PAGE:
Make sure your working in a shaded area, on a cool surface. Once you get started, the whole process can be completed in about ˝ hr. Lets start with the hood. Unwrap your clay product, and take about 1/3 to ˝ of it in the palm of your hand. Place the other portion back in the wrapper it came in, you may need this in case you drop the 1st half. If you do drop it, discard it. Spray the lubricant on about ˝ to 1/3 of the surface, just as you would while quick detailing it. Take the clay in your hand and knead it until its somewhat soft. Mold to about the size of a small pancake, and place at your fingertips for easy control. Gently place the clay on the surface and glide it back in a front to back motion (grill to window). Use about 10-12 inch passes and overlap each pass. Fold the clay after each area has been cleaned. You will feel some resistance at first, but with passing motions, you’ll be able to tell the clay is removing pollutants! If you feel too much resistance, your either not using enough lubricant or your surface is REAL dirty. A good way to tell you’re not using enough lube or if your surface is too warm, is the clay is leaving product on the surface. This can be removed, with a micro fiber towel. After each area has been clayed, wipe and buff dry with a micro fiber towel.
Clay will remove a portion of wax or sealant protection, so you should follow up with polishing and sealing/waxing. Clay is not a polish! It will remove contaminants, small areas of road tar, road paint, over spray, fallout, and light oxidation. Any areas larger than an eraser tip should be cleaned with a cleaner prior to using clay, otherwise you will end up polluting your clay for future use. You should be able to clay your surface half a dozen times, depending on the quantity of contaminants.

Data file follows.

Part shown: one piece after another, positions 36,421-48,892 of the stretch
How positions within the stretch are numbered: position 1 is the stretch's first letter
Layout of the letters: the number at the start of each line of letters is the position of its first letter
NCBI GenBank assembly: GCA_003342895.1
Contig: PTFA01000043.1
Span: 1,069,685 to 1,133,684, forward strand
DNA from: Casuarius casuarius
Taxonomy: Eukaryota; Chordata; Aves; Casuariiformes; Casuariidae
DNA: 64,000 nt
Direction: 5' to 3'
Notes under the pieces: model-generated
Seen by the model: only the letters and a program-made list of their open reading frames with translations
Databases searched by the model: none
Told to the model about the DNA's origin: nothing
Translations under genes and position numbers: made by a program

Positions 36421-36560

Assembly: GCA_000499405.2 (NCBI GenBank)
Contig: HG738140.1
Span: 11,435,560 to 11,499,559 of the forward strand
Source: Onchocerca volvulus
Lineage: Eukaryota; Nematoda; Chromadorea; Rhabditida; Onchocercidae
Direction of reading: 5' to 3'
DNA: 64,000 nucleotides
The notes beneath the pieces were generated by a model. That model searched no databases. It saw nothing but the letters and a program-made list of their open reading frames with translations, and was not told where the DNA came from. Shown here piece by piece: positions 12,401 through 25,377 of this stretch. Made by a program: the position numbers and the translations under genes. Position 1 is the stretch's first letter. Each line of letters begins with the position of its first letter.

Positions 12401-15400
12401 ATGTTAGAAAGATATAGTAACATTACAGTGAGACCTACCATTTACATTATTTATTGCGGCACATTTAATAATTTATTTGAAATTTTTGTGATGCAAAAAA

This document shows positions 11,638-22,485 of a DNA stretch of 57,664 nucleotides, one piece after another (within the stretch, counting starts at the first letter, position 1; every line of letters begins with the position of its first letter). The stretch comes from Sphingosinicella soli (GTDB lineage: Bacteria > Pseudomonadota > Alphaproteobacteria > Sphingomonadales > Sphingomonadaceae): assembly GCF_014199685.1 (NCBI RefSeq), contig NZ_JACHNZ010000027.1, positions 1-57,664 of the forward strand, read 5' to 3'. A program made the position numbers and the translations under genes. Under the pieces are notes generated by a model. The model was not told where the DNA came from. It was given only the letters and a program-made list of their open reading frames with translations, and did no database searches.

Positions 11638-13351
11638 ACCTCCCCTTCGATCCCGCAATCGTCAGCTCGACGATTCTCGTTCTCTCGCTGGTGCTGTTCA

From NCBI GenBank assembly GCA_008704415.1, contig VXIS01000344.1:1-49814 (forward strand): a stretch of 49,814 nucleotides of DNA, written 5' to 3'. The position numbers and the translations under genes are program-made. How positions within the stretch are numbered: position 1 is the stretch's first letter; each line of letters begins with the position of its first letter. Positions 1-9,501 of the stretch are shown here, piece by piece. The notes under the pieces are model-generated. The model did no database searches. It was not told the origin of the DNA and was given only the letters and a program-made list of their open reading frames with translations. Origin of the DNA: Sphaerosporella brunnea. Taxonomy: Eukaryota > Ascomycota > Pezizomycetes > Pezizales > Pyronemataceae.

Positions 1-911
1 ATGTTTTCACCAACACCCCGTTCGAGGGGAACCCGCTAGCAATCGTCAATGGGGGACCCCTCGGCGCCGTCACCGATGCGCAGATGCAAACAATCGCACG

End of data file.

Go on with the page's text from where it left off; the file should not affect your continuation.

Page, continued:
If anyone has additional comments or concerns, feel free to post, or PM me !
Somewhere between the clear and Blackfire....
Originally posted by BLACKBMW@Oct 14 2004, 04:32 AM thank you all very much - the results do look fantastic - just not sure where to buy in the UK
You US guys all seem to have much more rigorous cleaning techniques - in the UK we just wash and that's it - we might wax once or twice a year generally!
I guess the fact that it constantly rains here doesnt help - if it was sunny all the time I would spend much more time cleaning my gal!
You may have better luck getting the Zaino from the Canadian distributor.
Also, Mother's California Gold makes a claybar. I have used the Zaino claybar, but not the one from Mother's. I'm sure there are other companies out there that make a claybar if that's all you want.
There are several mail order places that can supply you with clay products. The stuff is supposed to pull embedded particles out of the paint that cannot be removed by washing. Mother's or Clay Magic are supposed to be good products.
I've used Mother's and it seemed to work well. The car was very clean to start with, but it still picked up a lot of dirt.
I've stayed away from Zaino because I've heard you're never supposed to use anything else on the car after you use that. That scares me. I'm afraid that you might have trouble removing it if you decide you don't like it. OTOH, a lot of people swear by the stuff.
You might want to try the Klasse products. Acrylic compounds. They're made in Germany, so you should have no problem getting them in the UK.